Kansas unemployment bill hearing raises questions of identity theft, fraud penalties

Capitol Bureau

TOPEKA, Kan. (KSNT) – Kansas lawmakers heard from the state department of labor in a hearing Thursday, raising questions about widespread fraud that’s impacted the state’s unemployment system.

Some concerns related to identity theft, pushed some lawmakers to address issues that impact employees, including an almost decade-old law that prohibits people that have filed fraudulently from receiving unemployment benefits for up to five years.

“We’re starting to hear from persons who are entitled to benefits, but they can’t receive them because their name has been flagged as fraudulent,” Senator Virgil Peck, R-Havana, said, pressing for answers on where the department is at in addressing the issue.

Kansas senators wrapped up their fourth day of committee hearings on a bill to revamp the state’s unemployment system Thursday. The House has been working on their own version of the bill as well.

The state is working to figure out how many people had their information stolen, and a fraudulent claim filed using their name and social security number.

Peck raised issues of identity theft that have affected some Kansans seeking to file their claims. The state’s unemployment office has set up a website, where unemployment insurance claimants can report fraud. The department will then suspend the account if suspicious activity is found, then refer the issue to law enforcement.

However, Peck mentioned moves had not yet been made for some of his claimants experiencing identity theft issues.

“We got to do better than we’re doing right now,” said Senator Robert Olson, R-Olathe.

The department told Kansas’ Capitol Bureau it’s working through a list of claimants experiencing these problems, and are hoping to move through it quickly. For those receiving 1099 tax forms, the department is providing an automatic correction without action needed to be taken by the person affected.

“It’s not going to happen overnight,” said Peter Brady, one of the deputy secretaries for the state’s labor department. “It’s going to take some time to sort these out.

People across the state are getting tax forms showing they filed unemployment claims when they didn’t. Someone stole their personal information and used it to fraudulently file under their name.

During the hearing, Ty Dragoo, a representative for a transportation union in the state, brought up an example of someone trying to file for unemployment benefits, after being flagged for fraud.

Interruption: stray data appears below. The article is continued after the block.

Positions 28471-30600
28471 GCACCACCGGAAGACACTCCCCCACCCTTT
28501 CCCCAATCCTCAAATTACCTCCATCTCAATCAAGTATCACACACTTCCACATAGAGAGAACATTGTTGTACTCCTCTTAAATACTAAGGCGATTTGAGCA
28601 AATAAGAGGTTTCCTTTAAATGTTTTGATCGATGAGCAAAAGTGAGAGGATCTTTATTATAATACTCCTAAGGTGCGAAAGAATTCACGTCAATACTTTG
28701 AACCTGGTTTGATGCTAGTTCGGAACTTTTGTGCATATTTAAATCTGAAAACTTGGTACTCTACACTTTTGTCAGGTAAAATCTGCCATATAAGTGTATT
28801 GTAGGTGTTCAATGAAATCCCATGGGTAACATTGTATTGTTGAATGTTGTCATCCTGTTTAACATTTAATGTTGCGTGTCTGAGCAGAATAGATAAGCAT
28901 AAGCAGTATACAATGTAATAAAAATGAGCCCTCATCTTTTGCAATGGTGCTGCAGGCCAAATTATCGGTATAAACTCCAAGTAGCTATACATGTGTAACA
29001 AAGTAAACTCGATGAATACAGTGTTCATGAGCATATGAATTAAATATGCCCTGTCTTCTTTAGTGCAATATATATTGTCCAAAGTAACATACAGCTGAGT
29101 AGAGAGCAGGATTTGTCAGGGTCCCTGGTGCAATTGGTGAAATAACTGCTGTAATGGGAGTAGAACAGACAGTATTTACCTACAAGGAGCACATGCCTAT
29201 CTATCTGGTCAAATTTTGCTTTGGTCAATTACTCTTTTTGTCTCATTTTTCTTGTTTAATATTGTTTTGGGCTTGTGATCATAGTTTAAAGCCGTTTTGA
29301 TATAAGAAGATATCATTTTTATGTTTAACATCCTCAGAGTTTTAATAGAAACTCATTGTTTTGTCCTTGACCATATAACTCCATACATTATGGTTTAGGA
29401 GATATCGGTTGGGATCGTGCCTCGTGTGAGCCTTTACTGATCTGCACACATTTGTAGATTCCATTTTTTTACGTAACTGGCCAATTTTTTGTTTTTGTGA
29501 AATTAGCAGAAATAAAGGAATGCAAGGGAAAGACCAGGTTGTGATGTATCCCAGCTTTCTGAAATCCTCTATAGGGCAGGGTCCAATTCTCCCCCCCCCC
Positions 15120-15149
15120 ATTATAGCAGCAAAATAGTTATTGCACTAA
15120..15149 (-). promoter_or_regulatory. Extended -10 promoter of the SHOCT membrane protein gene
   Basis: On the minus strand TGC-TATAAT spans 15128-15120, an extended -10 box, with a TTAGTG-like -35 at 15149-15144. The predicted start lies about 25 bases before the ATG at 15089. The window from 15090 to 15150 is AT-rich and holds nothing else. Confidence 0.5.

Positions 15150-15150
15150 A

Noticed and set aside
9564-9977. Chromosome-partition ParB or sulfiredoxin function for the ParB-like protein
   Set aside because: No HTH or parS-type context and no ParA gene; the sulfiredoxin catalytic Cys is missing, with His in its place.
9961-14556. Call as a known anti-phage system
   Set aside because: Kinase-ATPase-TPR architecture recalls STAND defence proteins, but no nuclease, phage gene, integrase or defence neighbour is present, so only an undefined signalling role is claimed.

“Let’s say that I lose my job, and I get a normal job, where I would qualify for unemployment. I’m on a fraudulent list for 5 years. Nothing to do with it,” Dragoo said.

However, the department said that statement is incorrect. Dragoo was referring to a 5-year fraud penalty under state law, which was provided in a bill passed in 2013.

According to the department, under the current fraud penalty law in Kansas, there is a 5-year disqualification for anyone determined to have fraudulently obtained benefits. This means identity theft victims are not impacted.

However, the ban does raise concerns for other reasons.

“During the 2020 Kansas Legislative Session, KDOL introduced legislation (then HB2704) to eliminate the five-year penalty (prohibition from receiving unemployment benefits) for fraud. It would have allowed the penalty phase to end upon the claimant repaying all funds owed plus any penalty fees and interest. The bill was introduced but no hearing was granted. It died in House Commerce, Labor and Economic Development. KDOL’s position was that it was an incentive to repay the debt owed.”

Kansas Department of Labor

You can click here to find more information on the 5-year penalty.

Lawmakers are considering amendments that would help adjust the bill they’re working on to make it geared toward the needs of employees and those who have lost their jobs. The 5-year ban may be one of the issues they address.

“Making sure a bill serves the people of Kansas is of foremost importance,” said Senator Cindy Holscher, D-Overland Park.

The state has added identity theft software to the process, which so far has prevented more than 4 million fraudulent login attempts in just the last few weeks.

An audit is also being done to determine how many tax dollars have been used to pay fraudulent claims in Kansas. That answer is expected by the end of February.

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